New Jersey Gov. Chris Christie scored a major victory in his fight against public unions and for pension reform and budget solvency in the Garden State. The state’s highest court ruled in favor of preserving cuts aimed to stave off an inevitable budget crisis, giving the governor a much-needed political win ahead of his decision whether to jump into the Republican presidential primary.
In a 5-2 ruling, the state Supreme Court rejected the union argument that stated there was an enforceable contract to ensure full payments to workers, which overturned a lower-court judge’s ruling ordering the governor and the Democrat-controlled state legislature to work out a way to increase pension contributions for the current fiscal year, which ends June 30.
The state has faced nine credit downgrades throughout the governor’s tenure from credit rating agencies, who repeatedly cited the unsustainable financial burden of public pensions. However, the once-dominate frontrunner and head of the Republican Governors Association (RGA) was unable to reign in union power after BridgeGate, which cost him enormous political capital. Of course, that was the intention of those conducting the witch hunt, despite federal, independent and partisan-run investigations finding no evidence to link Christie to the bridge closing controversy. As as result, he had been in a state of executive paralysis regarding the debt crisis.
“That the State must get its financial house in order is plain,” Justice Jaynee LaVecchia wrote in the majority opinion. “The need is compelling in respect of the State’s ability to honor its compensation commitment to retired employees. But this Court cannot resolve that need in place of the political branches. They will have to deal with one another to forge a solution to the tenuous financial status of New Jersey’s pension funding in a way that comports with the strictures of our Constitution.”
The powerful teachers’ union and other public employee unions fought Gov. Christie tooth-and-nail on pension reform, and now not only are the budget busting unions paying the price but the state’s taxpayers, as well. A recent report from Moody’s Investors Service had a dire warning for two of New Jersey’s largest public employee pensions — they will run out of money and exhaust their underlying assets within ten years.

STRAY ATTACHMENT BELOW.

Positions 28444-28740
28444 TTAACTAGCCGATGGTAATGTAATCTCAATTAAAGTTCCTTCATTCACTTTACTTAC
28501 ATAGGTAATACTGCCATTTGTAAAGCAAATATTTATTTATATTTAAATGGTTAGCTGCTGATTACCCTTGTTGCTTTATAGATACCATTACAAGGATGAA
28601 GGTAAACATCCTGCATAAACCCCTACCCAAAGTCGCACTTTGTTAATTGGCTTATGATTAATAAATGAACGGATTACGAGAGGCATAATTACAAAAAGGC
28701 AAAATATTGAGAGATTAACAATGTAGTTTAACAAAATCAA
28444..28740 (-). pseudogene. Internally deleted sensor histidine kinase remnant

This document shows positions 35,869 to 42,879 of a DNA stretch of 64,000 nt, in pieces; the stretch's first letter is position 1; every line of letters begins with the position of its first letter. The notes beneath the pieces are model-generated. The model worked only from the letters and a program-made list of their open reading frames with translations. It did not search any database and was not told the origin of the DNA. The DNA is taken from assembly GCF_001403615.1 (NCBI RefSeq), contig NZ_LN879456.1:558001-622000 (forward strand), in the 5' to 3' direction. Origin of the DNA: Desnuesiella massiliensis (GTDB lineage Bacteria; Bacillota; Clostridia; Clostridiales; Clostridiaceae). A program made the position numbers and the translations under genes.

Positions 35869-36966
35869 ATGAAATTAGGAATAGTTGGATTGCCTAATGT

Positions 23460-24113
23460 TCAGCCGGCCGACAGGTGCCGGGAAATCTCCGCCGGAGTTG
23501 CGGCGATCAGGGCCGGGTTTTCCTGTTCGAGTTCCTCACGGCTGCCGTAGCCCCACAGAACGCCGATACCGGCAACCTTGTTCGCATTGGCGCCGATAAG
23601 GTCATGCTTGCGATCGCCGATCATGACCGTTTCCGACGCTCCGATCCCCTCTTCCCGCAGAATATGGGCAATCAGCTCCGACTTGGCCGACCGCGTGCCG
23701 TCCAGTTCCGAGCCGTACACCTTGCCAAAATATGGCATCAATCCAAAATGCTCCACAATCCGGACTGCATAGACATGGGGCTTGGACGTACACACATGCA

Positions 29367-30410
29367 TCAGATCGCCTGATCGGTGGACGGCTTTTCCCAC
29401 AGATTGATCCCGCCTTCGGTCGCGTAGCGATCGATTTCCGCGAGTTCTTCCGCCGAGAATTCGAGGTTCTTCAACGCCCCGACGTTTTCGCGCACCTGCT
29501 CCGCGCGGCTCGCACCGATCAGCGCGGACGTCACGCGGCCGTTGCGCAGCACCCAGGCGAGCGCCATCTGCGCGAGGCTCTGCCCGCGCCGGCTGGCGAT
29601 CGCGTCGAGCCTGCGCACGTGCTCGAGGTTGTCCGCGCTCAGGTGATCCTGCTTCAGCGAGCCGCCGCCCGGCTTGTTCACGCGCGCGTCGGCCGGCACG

Clearly, Justice LaVecchia agrees.
She pointed out that the state is obligated to pay individual retirees their pensions, which may be the focus of the political attacks on reform, but that’s not yet the cruz of the pension crisis. Unions argee the funds could start going insolvent within the next decade, but refuse to stop adding generous promises to the pension payroll in the future.
“This decision is an important victory not only for our taxpayers who simply cannot afford these unsustainably high costs, but for limited, constitutional government that recognizes the proper role of the executive and legislative branches of government,” Christie said in a statement.
Benefits paid to teachers and public sector retirees in 2013 from TPAF and PERS assets totaled a whopping $4.9 billion, which represents roughly 16 percent of the state’s entire operating revenues. But the rate of benefit growth is simply unsustainable, as the state’s contribution to those plans last year was just $878 million.
Prior to the BridgeGate controversy, Gov. Christie signed a 2011 deal on pensions for public workers, which required employees to pay more and the government to agree to make up for years of skipped or reduced contributions.
But, in order for the state to escalate those payments over seven years, they had to suspend the cost-of-living increases for retirees and raise the retirement age for current workers. Still, because of the state’s high-tax economic environment and wet blanket of debt, lacking economic growth resulting in state tax revenue last year unexpectedly missing projections, further quickening the state’s march toward a budget crisis.
Christie solved it by reducing the planned contributions by more than $2.5 billion over the fiscal 2014 and 2015 budgets, if which nearly $1.6 billion was front-loaded for the current fiscal year. His budget proposal for the fiscal year 2016, which starts July 1, will request a record $1.3 billion contribution and, despite the amount being less than half the $3.1 billion called for in the 2011 deal, Democrats have vowed to oppose it.
“It’s of course extremely disappointing that the Supreme Court didn’t decide the law was exactly what the law said. It’s just one obstacle,” said Hetty Rosenberg, president of Communication Workers of America in New Jersey. “We will win, there is no way we will ever, ever give up this fight.”
The governor’s office said Christie has a new plan to reduce health benefit costs and use the savings to reform the state’s pension funds over the long term. According to the plan, workers would also have their defined benefit plans frozen and replaced with 401(k)-style plans.